A Kitchen Table is where a group of family/whānau/carers get together to explore a common interest ie. a community project, preparing for system transformation, developing a local carer network, developing a particular skill, and so forth. These groups were proactive and committed to seeing positive change in their communities.
Each group is supported to:
identify assets and aspirations
identify a shared vision
identify an achievable project
be supported to develop/refine a plan of action, and
ensure that projects demonstrate Enabling Good Lives principles.
Kitchen Tables (1st September 2019 to August 31st 2020)
During this 12 month period, Care Matters can work with and support family/whānau/carers on a specific project by returning up to 3 times in five different locations around New Zealand. These groups will be supported by one of our facilitators and locations are determined by local need.
We expect these groups are most likely to come out of a workshop, however if you have a committed group of 6 – 10 people who want more concentrated support/training please email Rebecca Walton on firstname.lastname@example.org and include your contact details.
Kitchen Tables (2017 – 2018)
Kitchen Tables (2016 – 2017)
Three Kitchen Table groups were set up to ‘explore alternative ways of Getting a Break’ in New Plymouth Whanganui and Lower Hutt. The purpose of these groups were to:
connect with other whānau who have similar experiences
be supported to explore ideas about getting a break
be part of a forward thinking group that explore ideas that best meets their needs
build strong relationships with one another and the wider community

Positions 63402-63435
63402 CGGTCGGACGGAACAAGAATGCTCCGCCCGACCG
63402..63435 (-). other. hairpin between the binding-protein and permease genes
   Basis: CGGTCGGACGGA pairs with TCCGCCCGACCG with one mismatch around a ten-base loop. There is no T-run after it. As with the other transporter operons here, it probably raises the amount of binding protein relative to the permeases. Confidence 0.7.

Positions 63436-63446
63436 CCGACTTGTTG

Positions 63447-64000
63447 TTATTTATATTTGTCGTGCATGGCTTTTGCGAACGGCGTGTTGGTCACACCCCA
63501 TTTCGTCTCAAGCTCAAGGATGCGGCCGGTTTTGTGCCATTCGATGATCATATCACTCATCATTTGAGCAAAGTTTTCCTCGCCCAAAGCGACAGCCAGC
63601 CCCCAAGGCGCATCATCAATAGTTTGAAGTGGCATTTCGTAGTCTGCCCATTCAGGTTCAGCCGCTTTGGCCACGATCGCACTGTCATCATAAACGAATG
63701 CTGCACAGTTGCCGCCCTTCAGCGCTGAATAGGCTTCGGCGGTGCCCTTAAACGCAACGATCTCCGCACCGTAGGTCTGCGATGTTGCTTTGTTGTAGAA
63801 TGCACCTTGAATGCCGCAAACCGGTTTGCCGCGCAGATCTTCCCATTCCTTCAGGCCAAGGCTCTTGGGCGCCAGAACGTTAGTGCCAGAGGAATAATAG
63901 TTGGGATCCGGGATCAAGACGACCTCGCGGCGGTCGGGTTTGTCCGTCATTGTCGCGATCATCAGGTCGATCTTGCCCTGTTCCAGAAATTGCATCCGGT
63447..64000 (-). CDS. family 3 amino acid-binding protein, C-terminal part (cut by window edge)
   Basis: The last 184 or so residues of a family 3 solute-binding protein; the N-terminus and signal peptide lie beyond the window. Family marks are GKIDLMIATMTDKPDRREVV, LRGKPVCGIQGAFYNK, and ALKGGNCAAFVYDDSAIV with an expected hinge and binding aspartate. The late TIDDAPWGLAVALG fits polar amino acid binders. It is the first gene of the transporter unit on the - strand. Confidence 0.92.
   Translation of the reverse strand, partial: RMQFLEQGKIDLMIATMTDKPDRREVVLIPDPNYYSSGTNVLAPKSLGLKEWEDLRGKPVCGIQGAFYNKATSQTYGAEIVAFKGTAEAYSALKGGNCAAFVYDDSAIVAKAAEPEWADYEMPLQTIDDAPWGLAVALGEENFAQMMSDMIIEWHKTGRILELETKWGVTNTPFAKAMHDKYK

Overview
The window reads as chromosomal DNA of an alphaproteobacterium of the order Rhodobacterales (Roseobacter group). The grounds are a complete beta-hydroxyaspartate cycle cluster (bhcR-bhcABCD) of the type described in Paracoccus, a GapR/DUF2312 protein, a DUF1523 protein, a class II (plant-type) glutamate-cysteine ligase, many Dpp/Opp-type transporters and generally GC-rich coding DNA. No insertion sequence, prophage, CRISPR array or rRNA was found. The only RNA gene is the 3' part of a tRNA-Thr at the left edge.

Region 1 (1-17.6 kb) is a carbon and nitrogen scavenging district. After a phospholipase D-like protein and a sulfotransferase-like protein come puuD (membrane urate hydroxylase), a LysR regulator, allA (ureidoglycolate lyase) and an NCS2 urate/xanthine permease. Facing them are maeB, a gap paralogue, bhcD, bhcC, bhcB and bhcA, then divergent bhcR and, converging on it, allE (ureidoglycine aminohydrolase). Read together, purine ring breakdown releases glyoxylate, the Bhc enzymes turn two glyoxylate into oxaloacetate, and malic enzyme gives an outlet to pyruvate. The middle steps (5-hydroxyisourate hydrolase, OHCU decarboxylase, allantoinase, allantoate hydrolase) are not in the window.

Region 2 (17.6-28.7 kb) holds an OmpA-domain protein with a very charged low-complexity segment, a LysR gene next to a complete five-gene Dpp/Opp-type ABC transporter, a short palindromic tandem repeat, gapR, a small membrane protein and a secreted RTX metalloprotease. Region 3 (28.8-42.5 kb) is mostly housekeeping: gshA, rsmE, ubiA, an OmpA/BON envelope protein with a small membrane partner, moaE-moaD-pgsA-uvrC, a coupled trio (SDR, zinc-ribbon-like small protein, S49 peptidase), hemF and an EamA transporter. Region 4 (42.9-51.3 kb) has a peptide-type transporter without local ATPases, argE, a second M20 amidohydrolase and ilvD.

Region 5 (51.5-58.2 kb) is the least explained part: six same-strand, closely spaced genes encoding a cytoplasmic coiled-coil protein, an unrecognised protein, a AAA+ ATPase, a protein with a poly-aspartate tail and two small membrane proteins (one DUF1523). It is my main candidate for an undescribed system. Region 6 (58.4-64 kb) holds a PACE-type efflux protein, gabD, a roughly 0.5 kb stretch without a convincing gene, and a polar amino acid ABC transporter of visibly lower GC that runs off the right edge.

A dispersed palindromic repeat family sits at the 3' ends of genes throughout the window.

look at how they can be more creative with current supports
Kitchen Tables (2015 – 2016)
A number of Kitchen Table groups were set up around the country as part of the ‘Think Differently’ campaign. The purpose of these groups were to strengthen their communities through a community project, as well as build a skilled and informed network of family leaders. Each of the Kitchen Table groups decided on a community project.
These projects varied depending on location, community needs; as well as the interests, connections, and aspirations of the people within each group.
The groups tended to start informally, over a cup of coffee, with other interested parents (who had a disabled family member). Other interested people or people with particular expertise were invited to join the group to assist them to achieve their aims. The projects varied, for example the Feilding Kitchen Table group raised funding to ensure their local pool was accessible for everyone and in Hokitika funding was raised for an accessible community van.
The resources in the Planning Projects & Facilitating Groups section were developed to assist a wide variety of family groups with useful information on planning new projects as well as information on facilitating groups. This information was developed through the Kitchen Table Community Projects under the ‘Think Differently’ campaign in 2015 – 2016.